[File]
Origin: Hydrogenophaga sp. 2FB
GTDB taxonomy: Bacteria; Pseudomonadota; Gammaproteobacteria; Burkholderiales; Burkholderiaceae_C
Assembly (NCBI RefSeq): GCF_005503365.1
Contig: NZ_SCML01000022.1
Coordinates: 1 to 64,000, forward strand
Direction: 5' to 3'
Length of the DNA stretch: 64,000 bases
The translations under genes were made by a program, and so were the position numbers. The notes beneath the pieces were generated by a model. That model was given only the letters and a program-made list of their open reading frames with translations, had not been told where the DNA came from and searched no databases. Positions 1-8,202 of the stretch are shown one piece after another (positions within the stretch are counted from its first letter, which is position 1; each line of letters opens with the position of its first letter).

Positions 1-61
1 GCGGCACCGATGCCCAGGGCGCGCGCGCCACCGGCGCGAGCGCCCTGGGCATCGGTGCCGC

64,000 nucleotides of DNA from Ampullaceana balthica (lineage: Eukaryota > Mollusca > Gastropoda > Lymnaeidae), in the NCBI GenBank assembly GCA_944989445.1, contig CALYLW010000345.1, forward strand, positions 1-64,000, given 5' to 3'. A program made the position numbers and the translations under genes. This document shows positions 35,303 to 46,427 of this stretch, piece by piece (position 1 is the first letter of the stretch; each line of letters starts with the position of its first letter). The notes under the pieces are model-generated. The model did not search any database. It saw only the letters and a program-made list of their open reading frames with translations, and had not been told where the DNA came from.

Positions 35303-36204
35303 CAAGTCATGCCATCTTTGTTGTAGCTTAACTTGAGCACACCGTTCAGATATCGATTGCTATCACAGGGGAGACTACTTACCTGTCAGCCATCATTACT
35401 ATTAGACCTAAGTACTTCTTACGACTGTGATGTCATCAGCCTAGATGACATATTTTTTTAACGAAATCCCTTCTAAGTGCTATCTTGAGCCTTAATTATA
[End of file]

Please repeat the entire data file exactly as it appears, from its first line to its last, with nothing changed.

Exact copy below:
Origin: Hydrogenophaga sp. 2FB
GTDB taxonomy: Bacteria; Pseudomonadota; Gammaproteobacteria; Burkholderiales; Burkholderiaceae_C
Assembly (NCBI RefSeq): GCF_005503365.1
Contig: NZ_SCML01000022.1
Coordinates: 1 to 64,000, forward strand
Direction: 5' to 3'
Length of the DNA stretch: 64,000 bases
The translations under genes were made by a program, and so were the position numbers. The notes beneath the pieces were generated by a model. That model was given only the letters and a program-made list of their open reading frames with translations, had not been told where the DNA came from and searched no databases. Positions 1-8,202 of the stretch are shown one piece after another (positions within the stretch are counted from its first letter, which is position 1; each line of letters opens with the position of its first letter).

Positions 1-61
1 GCGGCACCGATGCCCAGGGCGCGCGCGCCACCGGCGCGAGCGCCCTGGGCATCGGTGCCGC

64,000 nucleotides of DNA from Ampullaceana balthica (lineage: Eukaryota > Mollusca > Gastropoda > Lymnaeidae), in the NCBI GenBank assembly GCA_944989445.1, contig CALYLW010000345.1, forward strand, positions 1-64,000, given 5' to 3'. A program made the position numbers and the translations under genes. This document shows positions 35,303 to 46,427 of this stretch, piece by piece (position 1 is the first letter of the stretch; each line of letters starts with the position of its first letter). The notes under the pieces are model-generated. The model did not search any database. It saw only the letters and a program-made list of their open reading frames with translations, and had not been told where the DNA came from.

Positions 35303-36204
35303 CAAGTCATGCCATCTTTGTTGTAGCTTAACTTGAGCACACCGTTCAGATATCGATTGCTATCACAGGGGAGACTACTTACCTGTCAGCCATCATTACT
35401 ATTAGACCTAAGTACTTCTTACGACTGTGATGTCATCAGCCTAGATGACATATTTTTTTAACGAAATCCCTTCTAAGTGCTATCTTGAGCCTTAATTATA